Joseph Willemssen

An Engineer

Producing fuel from waste is possible and sensible but still very expensive.
Expensive is a relative term. Crude oil is getting expensive. Corn ethanol, absent all those generous subsidies, would be very expensive. As we run out of landfill space, waste->fuel gets cheaper from the supply side. Add to that improvements in technology, and it is only going one way...

Maintaining product quality within a narrow tolerance band at a high level is hard enough with crude oil, just imagine how much harder it must be with household weaste.
Depends on the technolgy. With gasification-Fisher/Tropsch you first produce syngas which has to be cleaned anyway. After that you actually produce synthetic hydrocarbons that are much cleaner than fossil fuels: no sulfur or aromatics.

More prosaically, waste can simply be burnt in special facilites to generate electricity.
Electricity is cheap and abundant. Liquid fuels are expensive and scarce. Hence it is more profitable and usueful to convert waste into liquid fuels.

Bill Young

The best thing that can be said for E85 is that it is predominantly a domestic fuel. If you are willing to pay the premium (personally, I'm not), you are helping the balance of payments.

If it were close to an even wash and I had an E85 vehicle, I'd be willing to support domestic agriculture. But for the most part, E85 comes from smart/handsome lobbying by ADM.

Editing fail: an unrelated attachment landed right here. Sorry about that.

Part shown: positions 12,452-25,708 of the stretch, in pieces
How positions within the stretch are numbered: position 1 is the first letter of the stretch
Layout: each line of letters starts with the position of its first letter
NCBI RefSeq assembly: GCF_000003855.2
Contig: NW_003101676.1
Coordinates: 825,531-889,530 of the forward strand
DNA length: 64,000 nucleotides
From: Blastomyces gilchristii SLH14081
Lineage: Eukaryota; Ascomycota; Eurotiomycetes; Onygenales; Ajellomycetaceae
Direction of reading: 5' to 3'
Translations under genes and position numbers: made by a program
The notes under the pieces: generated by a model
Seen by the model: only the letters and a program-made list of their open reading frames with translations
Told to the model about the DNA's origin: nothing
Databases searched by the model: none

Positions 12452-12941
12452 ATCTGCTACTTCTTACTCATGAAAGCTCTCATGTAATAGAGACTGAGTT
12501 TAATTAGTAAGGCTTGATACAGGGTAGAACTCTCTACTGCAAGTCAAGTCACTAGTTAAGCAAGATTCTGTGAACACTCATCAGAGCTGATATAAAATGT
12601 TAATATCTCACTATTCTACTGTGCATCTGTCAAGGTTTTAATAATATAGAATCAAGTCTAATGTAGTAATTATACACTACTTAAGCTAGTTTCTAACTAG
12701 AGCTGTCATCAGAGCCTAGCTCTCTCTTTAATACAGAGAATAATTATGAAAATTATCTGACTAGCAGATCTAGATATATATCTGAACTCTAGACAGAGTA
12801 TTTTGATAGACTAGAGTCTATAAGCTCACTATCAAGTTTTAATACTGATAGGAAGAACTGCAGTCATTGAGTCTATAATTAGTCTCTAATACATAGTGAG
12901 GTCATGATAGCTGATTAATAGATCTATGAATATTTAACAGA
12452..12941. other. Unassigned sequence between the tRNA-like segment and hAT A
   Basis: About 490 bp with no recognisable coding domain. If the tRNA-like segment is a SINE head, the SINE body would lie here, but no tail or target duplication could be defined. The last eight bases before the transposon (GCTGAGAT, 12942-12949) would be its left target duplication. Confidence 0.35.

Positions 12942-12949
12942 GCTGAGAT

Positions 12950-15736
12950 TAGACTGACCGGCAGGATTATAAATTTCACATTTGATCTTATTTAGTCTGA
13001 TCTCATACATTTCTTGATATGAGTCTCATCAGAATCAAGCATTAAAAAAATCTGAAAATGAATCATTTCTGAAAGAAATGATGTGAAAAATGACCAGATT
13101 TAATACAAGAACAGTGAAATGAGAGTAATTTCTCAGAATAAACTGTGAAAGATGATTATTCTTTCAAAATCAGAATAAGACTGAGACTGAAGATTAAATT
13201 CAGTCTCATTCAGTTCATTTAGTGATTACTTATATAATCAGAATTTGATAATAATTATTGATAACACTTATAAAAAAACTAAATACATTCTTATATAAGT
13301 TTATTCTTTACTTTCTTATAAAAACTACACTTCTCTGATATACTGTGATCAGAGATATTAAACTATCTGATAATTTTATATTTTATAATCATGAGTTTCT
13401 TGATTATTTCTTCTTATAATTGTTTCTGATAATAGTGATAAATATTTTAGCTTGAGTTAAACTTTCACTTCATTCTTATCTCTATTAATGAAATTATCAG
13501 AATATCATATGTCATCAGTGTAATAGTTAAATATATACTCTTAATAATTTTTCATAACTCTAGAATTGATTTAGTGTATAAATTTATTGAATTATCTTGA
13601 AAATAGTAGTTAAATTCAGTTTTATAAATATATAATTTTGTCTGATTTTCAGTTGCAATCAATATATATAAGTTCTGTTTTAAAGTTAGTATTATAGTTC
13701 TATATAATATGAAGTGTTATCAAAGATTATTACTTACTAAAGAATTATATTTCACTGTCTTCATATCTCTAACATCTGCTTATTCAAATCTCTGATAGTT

I am not in the new car market at the moment. If I were, flexfuel would not be a major determinant of model selection.


Current import duty on ethanol (Brazil, Venezuela):100%
Current import duty on crude oil: 0%
Number of 4 cylinder flex fuel vehicles
available in the U.S. :0


Actually biking/walking would be off-topic, were it not for the food/fuel decision implicit in corn ethanol production. For what it's worth, some related discussion in the last couple days here:


Mark R. W. Jr.

I do plenty of walking even though I like to drive and am a die-hard motorhead. I like cars and dream of having a Pontiac Firebird to fix up and restore. Yet...I still like to walk.

Anyway, I've been saying in previous posts that the CAFE standars should be raised. Why not have every passenger car or SUV getting 30-50 mpg instead of a few?


My ride gets infinite miles per gallon: I walk.

Unless you're walking barefoot and only eating food grown in your own backyard without any fertilizer, you're using some oil.